However, the owners of the rights to Zelda have since claimed the original article was not based on fact, but have not stated definitively that it won’t happen- suggesting that they would not rule out the possibility. It’s very unlikely to happen, but if it did? How could they make it good? Well, the difficulties would start with the two main heroes: Link and Zelda.

The Hero- How Are We Going To Give This Guy A Personality?

Over 25 years and our tight wearing warrior still hasn’t uttered a word or received much in the way of characterisation

Making Link into a decent hero is my biggest doubt about why this series could work. As pointed out by this article, Link’s personality is the biggest stumbling block in making this series good. Link has always been a bank slate player insert, and no personality  to speak of (except Windwaker Link, but they’re hardly going to go with the Windwaker canon for this show). He is never proactive, only reactive to certain situations, and his actions are solely based on requests and instructions from the people around him. So how do we give this guy a personality?

But if they do it right, this could be an opportunity to give Link a real personality for the first time. One thing that could translate well is his sheer determination; he travels day and night to save Hyrule; he witnesses all the worlds he traveled in ruin. His childhood friend remains a child while he’s become an adult- showing how much he’s lost and far away he is from his chilldhood innocence. I think the personality that would best suit him would see him start off as a carefree, spirited child who is forced to grow up too fast (literally) to save the world, and transforms into a fire forged hero. Either way, I think a lot of his growth would be pushed forwards by the people around him. And no character dynamic will be as important as his dynamic with Princess Zelda.

The Princess-Make Her A Badass Strategist


If this series is going to do well, our resident damsel in distress really needs to stop damselling and start being an awesome character (or stay an awesome character throughout the game. Not take a level in badass and then turn into a flailing victim the minute she puts on a dress- looking at you, Sheik and Tetra). In some of the earlier articles there was talk about it being ‘a boy rescues girl’ story, but that would be a horrible choice for a tv show.

A high fantasy setting, a pretty-boy lead and a magical Princess (not to mention the amount of prominent females this series have) are things that are really going to appeal more to girls- and I honestly think fifty percent (or more) of the potential audience would be female.  We had fought our issues with damsel-in-distress princesses with Disney; now they’ve upped their game with Tiana, Elsa and Anna, and they’re about to up it again with Moana. We expect better and don’t need another 50s Disney princess; now we expect a Princess who’s capable and an interesting character. Zelda needs to be a strong lead. But strong in what way?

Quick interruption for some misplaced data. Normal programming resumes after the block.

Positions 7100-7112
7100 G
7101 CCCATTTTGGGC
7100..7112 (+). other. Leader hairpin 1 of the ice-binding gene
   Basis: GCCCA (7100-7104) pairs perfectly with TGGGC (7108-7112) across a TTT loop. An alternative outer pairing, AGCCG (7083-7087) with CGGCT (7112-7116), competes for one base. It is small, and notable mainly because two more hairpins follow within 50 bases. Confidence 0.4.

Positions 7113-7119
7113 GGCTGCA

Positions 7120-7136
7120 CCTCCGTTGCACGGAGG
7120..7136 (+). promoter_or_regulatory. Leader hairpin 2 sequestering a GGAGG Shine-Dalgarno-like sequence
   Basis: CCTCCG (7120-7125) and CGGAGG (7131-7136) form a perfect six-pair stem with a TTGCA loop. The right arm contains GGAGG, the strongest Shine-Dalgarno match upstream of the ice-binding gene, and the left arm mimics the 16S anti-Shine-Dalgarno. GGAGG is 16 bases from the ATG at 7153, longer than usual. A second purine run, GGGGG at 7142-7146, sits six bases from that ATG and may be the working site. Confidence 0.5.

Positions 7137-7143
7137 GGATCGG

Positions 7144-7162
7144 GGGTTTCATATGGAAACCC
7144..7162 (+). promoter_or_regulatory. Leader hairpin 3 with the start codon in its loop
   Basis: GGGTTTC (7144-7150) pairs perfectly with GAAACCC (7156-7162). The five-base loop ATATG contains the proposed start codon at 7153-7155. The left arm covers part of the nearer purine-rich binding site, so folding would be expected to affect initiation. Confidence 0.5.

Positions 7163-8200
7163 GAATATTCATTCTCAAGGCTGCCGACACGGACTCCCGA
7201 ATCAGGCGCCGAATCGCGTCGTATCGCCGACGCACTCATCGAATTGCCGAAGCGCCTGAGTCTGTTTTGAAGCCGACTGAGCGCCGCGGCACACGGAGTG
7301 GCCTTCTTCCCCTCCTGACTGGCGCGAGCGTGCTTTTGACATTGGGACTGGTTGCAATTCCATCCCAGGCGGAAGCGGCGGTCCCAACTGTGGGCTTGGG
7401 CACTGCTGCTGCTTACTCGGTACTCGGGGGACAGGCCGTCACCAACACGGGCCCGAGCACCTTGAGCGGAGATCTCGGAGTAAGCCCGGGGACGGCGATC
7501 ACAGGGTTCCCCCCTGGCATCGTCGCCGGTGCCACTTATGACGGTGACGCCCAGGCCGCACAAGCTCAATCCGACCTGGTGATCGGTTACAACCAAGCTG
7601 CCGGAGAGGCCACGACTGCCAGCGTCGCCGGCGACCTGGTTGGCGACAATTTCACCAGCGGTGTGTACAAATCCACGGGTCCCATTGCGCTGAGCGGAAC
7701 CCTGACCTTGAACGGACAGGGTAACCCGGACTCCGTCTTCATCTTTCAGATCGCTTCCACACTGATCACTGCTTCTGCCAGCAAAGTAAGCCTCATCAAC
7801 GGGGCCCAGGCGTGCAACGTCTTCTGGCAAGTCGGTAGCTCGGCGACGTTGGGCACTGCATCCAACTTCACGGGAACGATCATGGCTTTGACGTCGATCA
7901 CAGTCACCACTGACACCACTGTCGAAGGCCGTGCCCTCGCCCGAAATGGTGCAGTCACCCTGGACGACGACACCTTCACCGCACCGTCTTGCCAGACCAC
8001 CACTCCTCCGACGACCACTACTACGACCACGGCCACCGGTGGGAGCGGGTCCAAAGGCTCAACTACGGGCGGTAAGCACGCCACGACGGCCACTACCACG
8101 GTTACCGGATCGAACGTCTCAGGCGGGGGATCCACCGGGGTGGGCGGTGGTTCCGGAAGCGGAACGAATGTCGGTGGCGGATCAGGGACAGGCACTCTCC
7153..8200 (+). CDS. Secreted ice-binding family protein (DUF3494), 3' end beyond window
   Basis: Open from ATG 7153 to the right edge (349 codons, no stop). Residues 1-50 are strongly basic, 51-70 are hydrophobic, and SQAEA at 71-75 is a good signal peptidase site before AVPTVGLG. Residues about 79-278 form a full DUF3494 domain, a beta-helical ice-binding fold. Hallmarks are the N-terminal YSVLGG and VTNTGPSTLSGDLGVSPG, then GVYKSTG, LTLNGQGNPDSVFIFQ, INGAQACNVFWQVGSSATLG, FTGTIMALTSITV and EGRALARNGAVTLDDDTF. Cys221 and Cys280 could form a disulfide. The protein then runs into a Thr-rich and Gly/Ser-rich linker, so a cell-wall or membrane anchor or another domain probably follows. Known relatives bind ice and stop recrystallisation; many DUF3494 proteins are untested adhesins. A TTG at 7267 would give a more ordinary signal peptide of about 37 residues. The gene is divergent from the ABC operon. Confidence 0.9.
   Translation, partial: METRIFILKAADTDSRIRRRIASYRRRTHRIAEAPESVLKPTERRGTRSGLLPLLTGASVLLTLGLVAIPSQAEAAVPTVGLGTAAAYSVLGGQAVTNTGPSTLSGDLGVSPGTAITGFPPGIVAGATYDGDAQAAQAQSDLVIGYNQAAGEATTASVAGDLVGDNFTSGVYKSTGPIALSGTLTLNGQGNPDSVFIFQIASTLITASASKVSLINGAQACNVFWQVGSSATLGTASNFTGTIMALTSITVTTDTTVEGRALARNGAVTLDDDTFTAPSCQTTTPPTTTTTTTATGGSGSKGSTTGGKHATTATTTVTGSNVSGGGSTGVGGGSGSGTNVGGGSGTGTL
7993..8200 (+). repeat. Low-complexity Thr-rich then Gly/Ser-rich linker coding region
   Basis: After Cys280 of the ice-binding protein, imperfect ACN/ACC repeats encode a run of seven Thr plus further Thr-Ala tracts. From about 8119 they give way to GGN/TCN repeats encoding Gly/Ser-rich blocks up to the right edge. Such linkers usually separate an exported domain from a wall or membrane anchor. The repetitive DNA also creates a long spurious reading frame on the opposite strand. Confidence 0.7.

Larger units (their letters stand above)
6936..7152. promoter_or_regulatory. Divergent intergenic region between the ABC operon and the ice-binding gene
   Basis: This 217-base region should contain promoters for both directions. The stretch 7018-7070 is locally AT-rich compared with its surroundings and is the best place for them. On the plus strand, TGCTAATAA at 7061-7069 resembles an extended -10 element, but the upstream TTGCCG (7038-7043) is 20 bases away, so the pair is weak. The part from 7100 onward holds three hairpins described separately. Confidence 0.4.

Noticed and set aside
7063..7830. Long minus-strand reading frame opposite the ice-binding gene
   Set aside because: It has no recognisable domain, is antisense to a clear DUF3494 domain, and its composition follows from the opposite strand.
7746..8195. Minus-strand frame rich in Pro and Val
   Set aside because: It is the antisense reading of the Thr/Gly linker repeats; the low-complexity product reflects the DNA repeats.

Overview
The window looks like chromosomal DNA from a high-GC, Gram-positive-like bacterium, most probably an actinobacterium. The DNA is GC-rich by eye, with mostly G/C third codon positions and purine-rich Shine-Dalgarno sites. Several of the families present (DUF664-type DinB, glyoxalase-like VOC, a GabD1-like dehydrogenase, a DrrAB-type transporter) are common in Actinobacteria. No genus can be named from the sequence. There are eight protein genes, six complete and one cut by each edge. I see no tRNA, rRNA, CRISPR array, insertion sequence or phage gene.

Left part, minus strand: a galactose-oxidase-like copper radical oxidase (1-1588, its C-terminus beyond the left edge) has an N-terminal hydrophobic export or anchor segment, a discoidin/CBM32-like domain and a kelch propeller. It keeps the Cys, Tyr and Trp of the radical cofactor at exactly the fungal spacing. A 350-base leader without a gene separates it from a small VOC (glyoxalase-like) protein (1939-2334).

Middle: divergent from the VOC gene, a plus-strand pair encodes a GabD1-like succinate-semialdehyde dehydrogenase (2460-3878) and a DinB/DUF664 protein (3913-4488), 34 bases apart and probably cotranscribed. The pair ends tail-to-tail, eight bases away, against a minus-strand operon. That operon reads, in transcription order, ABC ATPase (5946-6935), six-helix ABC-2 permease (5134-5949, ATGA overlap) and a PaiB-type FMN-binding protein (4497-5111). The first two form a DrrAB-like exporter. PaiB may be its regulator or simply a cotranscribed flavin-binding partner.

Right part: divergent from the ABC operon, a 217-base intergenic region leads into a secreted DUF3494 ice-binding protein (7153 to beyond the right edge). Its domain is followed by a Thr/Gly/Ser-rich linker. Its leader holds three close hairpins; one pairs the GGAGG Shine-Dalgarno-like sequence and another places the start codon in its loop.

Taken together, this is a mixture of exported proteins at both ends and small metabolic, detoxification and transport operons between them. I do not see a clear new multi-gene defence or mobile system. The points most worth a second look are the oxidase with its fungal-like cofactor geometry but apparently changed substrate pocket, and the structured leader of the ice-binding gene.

When people talk about wanting to make Zelda stronger, they always talk about her improvement in terms of physical prowess. However, what I would like to see from the Princess isn’t necessarily turning her into Zelda: warrior princess  (or Zelda: Warrior Queen like in Hyrule Warriors). Zelda’s the holder of the Triforce of Wisdom, and I always wanted to see her come into her own as a strategist and leader, someone who planned the next move while Link went and collected the Triforce Shards/ Sages etc. In the games her ‘Wisdom’ is more like ‘special purity pureness spirit power’ and her track record for strategy was appalling. Imagine if she became a good leader in the series.

Imagine if Gandorof’s forces were at Hyrule’s Gate; the Royal Family had fallen and Zelda was the last ruler left to defend it. While Link has to travel around the world on a desperate quest to get the Spiritual Stones, Zelda has to quickly learn to become ruler and hold the kingdom, while trying to form diplomatic relations with the Zora and the Gorons. That would be a hell of a lot more interesting than ‘Help! I’m trapped in crystal!’ (why didn’t Ganondorf use the same spell to capture Link? Why does he underestimate Link every single game and go after Zelda? Leave Zelda for later- take out Link first.) So, if the series ever happened, what I’d love to see most from Zelda is not just someone who’s a good fighter, but a brilliant leader.

Would a Legend Of Zelda series on Netflix be a good idea? What would you like to see? I’d like to hear your thoughts in the comments.

The Japanese mythology of Okami: who is the wolf Goddess?

Okami really was a unique game; it drew you into an epic Legend of Zelda like quest through a world of Japanese myth, rendered in a stunning visual style to make all the inhabitants look like they jumped straight out of a traditional water painting. But it’s not just the game that’s wonderful; it’s the fascinating use of Japanese myth which makes it a brilliant experience. This week we look who Amaterasu really was, why was she associated with wolves, and what was the inspiration behind our canine protagonist. If you’re not all that familiar with the game, then that’s fine, as we’ll learn a little bit about Shintoism and Japanese fairy tale.